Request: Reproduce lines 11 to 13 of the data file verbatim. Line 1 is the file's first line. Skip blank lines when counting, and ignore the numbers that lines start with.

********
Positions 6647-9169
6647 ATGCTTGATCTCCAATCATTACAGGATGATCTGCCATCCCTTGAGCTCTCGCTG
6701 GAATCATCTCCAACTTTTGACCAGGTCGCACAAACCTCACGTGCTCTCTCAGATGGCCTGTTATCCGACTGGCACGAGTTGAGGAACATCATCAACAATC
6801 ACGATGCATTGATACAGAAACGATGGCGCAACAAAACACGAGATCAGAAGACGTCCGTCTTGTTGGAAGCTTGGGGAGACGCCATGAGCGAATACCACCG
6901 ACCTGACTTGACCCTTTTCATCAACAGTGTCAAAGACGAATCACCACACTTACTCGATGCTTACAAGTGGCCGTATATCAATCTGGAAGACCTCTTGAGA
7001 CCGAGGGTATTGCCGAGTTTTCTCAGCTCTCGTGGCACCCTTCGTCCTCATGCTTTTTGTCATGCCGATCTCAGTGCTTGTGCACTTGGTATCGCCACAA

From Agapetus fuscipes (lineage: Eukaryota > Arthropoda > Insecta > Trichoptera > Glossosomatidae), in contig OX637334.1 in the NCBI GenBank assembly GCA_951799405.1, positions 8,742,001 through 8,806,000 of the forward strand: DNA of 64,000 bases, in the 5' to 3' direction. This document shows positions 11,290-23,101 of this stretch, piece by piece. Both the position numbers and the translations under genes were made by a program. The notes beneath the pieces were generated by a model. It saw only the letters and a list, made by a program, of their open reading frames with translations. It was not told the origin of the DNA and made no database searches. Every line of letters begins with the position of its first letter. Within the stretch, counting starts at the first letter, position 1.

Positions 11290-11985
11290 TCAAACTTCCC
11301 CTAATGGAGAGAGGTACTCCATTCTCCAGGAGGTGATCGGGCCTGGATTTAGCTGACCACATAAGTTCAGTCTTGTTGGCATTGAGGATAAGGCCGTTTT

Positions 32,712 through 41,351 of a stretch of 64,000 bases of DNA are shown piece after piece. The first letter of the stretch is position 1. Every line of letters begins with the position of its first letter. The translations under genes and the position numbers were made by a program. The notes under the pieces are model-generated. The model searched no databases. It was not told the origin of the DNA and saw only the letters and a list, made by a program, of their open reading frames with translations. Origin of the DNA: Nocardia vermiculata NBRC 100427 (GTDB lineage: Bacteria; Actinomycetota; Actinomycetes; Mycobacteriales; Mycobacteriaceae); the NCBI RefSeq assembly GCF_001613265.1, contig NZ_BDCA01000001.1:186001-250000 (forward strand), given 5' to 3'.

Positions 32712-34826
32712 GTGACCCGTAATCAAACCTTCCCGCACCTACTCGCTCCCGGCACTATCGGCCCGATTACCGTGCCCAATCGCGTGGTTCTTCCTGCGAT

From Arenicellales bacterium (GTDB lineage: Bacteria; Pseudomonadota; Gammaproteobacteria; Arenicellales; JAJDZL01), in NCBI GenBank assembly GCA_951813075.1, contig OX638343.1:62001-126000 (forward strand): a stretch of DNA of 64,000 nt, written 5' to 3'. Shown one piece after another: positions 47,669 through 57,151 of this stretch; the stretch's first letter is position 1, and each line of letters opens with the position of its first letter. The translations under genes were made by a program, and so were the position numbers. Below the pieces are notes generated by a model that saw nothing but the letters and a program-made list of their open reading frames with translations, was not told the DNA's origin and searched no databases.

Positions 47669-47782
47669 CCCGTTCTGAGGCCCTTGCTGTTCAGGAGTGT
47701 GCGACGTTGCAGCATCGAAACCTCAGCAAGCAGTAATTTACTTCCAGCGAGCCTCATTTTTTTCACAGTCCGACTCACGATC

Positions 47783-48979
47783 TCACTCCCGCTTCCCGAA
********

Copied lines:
Positions 32,712 through 41,351 of a stretch of 64,000 bases of DNA are shown piece after piece. The first letter of the stretch is position 1. Every line of letters begins with the position of its first letter. The translations under genes and the position numbers were made by a program. The notes under the pieces are model-generated. The model searched no databases. It was not told the origin of the DNA and saw only the letters and a list, made by a program, of their open reading frames with translations. Origin of the DNA: Nocardia vermiculata NBRC 100427 (GTDB lineage: Bacteria; Actinomycetota; Actinomycetes; Mycobacteriales; Mycobacteriaceae); the NCBI RefSeq assembly GCF_001613265.1, contig NZ_BDCA01000001.1:186001-250000 (forward strand), given 5' to 3'.

Positions 32712-34826
32712 GTGACCCGTAATCAAACCTTCCCGCACCTACTCGCTCCCGGCACTATCGGCCCGATTACCGTGCCCAATCGCGTGGTTCTTCCTGCGAT